Jail for woman stopped at Heathrow with suitcases full of cash

·4-min read

A woman has been jailed for two years and 10 months over more than £5 million worth of money-laundering offences after she was stopped at Heathrow Airport with suitcases full of cash.

Tara Hanlon, 30, was held as she tried to board a flight to Dubai in October of last year with more than £1.9 million in sterling notes.

The find, vacuum packed in five suitcases and covered in ground coffee to hide the smell from sniffer dogs, was described at the time as the largest individual cash seizure at the border that year.

She pleaded not guilty to conspiracy to remove criminal property from England and Wales between July 13 and October 4 last year, which has been left to lie on file.

But she admitted three counts of removing criminal property, relating to cash amounts of £1.4 million on July 14, £1.1 million on August 10 and £1 million on August 31 last year.

Tara Hanlon, 30, arrives at Isleworth Crown Court, west London, where she was jailed for two years and 10 months (Yui Mok/PA)
Tara Hanlon, 30, arrives at Isleworth Crown Court, west London, where she was jailed for two years and 10 months (Yui Mok/PA)

The defendant also pleaded guilty to attempting to remove £1.9 million in criminal cash from the country on the day she was arrested.

Recruitment consultant Hanlon, of Pelham Court, Leeds, appeared at Isleworth Crown Court on Monday, where she was jailed for 34 months.

Prosecutor Nathan Rasiah said the charges related to three trips taken to the United Arab Emirates city last summer and one failed attempt in October.

The court heard that on October 3 2020, the defendant was stopped at the airport by a customs official when travelling with a friend to Dubai.

When asked about the purpose of the visit and her luggage, the defendant said she was going on a “girls’ trip” and that she had checked in the five suitcases because she “wasn’t sure what to wear” whilst there.

Some of the money found in the possession of Tara Hanlon (NCA/PA)
Some of the money found in the possession of Tara Hanlon (NCA/PA)

The defendant denied that she was travelling with cash on her person or in her luggage, but was subsequently taken into custody and arrested for money laundering after officials discovered the cash in the suitcases.

In a prepared statement to investigators, Hanlon said that it was the first trip she had taken, that she was not being paid and believed it to be legal as the money would be declared in Dubai.

She claimed she had been asked to fly out to provide a hair service for a contact, who later turned out to be her recruiter, in return for free flights and accommodation, and that she had been handed the bags by a driver in London.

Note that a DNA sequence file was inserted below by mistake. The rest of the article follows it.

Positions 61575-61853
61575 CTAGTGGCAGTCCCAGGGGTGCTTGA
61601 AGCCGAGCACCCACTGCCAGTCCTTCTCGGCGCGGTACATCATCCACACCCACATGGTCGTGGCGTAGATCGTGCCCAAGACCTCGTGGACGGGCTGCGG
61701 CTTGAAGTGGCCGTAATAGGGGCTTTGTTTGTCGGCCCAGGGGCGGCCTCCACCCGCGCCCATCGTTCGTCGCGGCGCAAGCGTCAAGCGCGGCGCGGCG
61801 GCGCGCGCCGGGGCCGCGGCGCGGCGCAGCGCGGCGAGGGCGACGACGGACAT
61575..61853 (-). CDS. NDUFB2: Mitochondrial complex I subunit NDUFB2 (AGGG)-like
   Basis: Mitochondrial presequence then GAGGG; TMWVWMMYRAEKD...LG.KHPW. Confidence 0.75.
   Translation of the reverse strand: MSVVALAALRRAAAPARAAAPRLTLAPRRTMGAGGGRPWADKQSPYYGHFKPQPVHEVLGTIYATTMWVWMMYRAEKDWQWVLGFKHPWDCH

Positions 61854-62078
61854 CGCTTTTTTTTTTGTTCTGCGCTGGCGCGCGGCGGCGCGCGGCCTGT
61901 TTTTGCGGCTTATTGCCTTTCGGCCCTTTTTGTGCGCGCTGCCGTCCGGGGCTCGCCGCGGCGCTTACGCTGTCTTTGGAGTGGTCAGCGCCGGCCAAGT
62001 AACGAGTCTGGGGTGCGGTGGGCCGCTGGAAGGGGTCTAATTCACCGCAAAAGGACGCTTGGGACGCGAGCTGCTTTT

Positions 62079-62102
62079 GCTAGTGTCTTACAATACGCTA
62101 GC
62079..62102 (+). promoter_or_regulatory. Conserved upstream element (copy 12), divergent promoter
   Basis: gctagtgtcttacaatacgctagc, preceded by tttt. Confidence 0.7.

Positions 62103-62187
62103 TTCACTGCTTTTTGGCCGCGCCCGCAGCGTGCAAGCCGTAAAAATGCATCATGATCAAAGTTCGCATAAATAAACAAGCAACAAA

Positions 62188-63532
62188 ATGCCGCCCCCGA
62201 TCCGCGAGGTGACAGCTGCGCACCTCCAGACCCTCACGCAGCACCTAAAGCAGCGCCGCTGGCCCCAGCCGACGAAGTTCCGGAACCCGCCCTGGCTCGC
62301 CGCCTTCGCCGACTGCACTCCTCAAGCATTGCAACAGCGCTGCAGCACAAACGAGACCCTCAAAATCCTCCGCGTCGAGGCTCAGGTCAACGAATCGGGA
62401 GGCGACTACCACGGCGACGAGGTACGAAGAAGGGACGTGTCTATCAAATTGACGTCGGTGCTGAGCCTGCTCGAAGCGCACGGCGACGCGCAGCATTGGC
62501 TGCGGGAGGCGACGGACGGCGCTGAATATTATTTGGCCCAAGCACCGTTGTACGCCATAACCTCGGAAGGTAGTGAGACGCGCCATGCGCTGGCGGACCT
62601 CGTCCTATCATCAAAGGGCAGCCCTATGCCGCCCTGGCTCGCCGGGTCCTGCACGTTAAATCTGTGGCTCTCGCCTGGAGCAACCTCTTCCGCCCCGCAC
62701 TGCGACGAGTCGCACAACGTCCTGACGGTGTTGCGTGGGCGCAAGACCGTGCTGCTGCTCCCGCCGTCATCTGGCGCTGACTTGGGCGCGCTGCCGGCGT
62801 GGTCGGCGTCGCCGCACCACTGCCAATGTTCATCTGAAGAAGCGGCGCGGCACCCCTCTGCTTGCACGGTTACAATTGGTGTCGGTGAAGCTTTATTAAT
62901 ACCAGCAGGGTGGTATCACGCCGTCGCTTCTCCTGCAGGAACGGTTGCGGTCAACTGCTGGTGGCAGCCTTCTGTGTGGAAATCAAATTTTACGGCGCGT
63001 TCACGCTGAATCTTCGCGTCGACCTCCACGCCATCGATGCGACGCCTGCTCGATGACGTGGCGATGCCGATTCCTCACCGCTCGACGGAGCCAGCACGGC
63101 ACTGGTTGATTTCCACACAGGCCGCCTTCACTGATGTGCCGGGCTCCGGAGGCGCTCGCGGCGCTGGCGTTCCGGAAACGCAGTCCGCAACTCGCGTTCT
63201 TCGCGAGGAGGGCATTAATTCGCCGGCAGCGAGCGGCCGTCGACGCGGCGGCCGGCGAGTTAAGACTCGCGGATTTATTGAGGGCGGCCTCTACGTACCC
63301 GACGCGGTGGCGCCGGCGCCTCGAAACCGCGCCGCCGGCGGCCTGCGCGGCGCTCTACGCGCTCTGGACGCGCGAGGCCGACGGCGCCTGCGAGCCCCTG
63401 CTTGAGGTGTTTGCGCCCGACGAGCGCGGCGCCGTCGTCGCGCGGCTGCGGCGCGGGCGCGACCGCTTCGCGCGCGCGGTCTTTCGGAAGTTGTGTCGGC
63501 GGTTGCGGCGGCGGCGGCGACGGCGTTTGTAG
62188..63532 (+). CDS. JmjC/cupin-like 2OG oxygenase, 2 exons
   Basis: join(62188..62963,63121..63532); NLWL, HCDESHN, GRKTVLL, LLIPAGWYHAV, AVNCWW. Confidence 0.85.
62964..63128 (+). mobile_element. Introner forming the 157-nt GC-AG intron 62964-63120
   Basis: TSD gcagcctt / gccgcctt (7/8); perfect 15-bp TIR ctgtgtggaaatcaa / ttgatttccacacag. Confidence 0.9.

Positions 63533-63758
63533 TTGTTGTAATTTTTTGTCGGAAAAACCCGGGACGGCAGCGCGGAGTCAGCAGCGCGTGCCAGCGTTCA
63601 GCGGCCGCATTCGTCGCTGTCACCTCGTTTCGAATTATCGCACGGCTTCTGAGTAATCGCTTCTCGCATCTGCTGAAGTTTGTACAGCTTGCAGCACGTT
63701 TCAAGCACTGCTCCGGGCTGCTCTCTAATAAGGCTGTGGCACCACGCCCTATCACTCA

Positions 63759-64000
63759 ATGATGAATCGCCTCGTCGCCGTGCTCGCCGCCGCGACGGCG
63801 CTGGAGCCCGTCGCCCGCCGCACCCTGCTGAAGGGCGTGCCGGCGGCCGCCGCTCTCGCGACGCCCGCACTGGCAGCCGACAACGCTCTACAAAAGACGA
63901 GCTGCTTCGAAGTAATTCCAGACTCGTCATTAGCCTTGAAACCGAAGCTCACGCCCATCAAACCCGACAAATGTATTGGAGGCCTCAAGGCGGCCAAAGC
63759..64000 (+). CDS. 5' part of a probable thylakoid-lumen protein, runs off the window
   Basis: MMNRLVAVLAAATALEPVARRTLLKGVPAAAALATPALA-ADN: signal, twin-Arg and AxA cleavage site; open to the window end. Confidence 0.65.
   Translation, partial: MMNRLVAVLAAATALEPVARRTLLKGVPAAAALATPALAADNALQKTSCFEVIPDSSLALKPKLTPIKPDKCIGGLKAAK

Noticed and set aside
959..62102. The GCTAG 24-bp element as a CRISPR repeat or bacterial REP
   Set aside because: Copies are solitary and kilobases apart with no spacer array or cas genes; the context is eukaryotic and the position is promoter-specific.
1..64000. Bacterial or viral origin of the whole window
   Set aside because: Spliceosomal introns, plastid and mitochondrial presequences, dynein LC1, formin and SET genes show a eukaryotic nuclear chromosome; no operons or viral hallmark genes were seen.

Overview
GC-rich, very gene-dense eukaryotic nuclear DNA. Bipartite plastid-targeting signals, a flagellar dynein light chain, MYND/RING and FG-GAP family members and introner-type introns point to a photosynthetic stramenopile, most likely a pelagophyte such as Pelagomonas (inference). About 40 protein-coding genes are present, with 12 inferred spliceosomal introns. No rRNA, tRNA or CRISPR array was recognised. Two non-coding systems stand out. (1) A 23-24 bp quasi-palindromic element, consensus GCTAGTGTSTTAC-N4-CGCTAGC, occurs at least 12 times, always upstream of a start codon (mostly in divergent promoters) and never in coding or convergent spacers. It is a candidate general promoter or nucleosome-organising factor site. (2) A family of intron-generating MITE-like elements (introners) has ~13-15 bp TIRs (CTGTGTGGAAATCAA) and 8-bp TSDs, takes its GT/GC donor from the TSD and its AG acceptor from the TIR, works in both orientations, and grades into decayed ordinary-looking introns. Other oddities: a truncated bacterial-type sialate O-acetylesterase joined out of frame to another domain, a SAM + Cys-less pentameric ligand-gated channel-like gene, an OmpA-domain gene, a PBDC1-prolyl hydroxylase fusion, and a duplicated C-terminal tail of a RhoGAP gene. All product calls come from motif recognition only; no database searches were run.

However, inquiries with the airline and a search of the defendant’s phone by authorities revealed that she had made three previous visits in July and August as a courier, and had been paid around £3,000 for each trip.

After liaising with authorities in Dubai, the National Crime Agency (NCA) discovered Hanlon had declared she was carrying more than a million pounds in cash upon arrival on each occasion, totalling £3.5 million.

Mr Rasiah told the court that messages found on the defendant’s phone to the woman who recruited her revealed Hanlon had a deeper role in the operation, as the two had discussed involving other couriers.

The defendant had also celebrated the payment of “three big ones” following the first trip, writing in a message to the woman: “With this wage and the next my debts go bye. Time for TT to live her best life.”

A view of the skyline at night of Dubai (Yui Mok/PA)
A view of the skyline at night of Dubai (Yui Mok/PA)

Stephen Grattage, defending, claimed that Hanlon was vulnerable at the time of the offences following the sudden death of her mother in March and having been furloughed from her job shortly afterwards.

He said that as the money was being declared in Dubai and the recruiter had mentioned an accountant being involved in the payments, Hanlon believed the business could be legitimate.

However, during sentencing, Judge Karen Holt told her: “Although you were vulnerable at the time, I don’t find that you have been exploited and find that you knew what you were doing.”

Ian Truby, NCA senior investigating officer, said following the hearing: “Tara Hanlon thought that she was going to be living a jet-set lifestyle, instead she is now serving a prison sentence.

“I hope her story is a cautionary one for others who would consider doing the same. Stopping the flow of illicit cash is a priority for the NCA and our partners.”

Hanlon’s arrest sparked an NCA probe targeting a number of other cash couriers suspected of being linked to the same money laundering network.

Around a month after Hanlon was caught, Czech national Zdenek Kamaryt, 38, was held as he tried to board a flight from Heathrow to Dubai with £1.3 million in cash in his bags.

He was jailed for two years in March after pleading guilty to money laundering offences, according to the NCA.

Eight other people, arrested in a series of raids in May of this year at locations in London, Surrey, West Yorkshire, and Greater Manchester, were released under investigation while inquiries continue.

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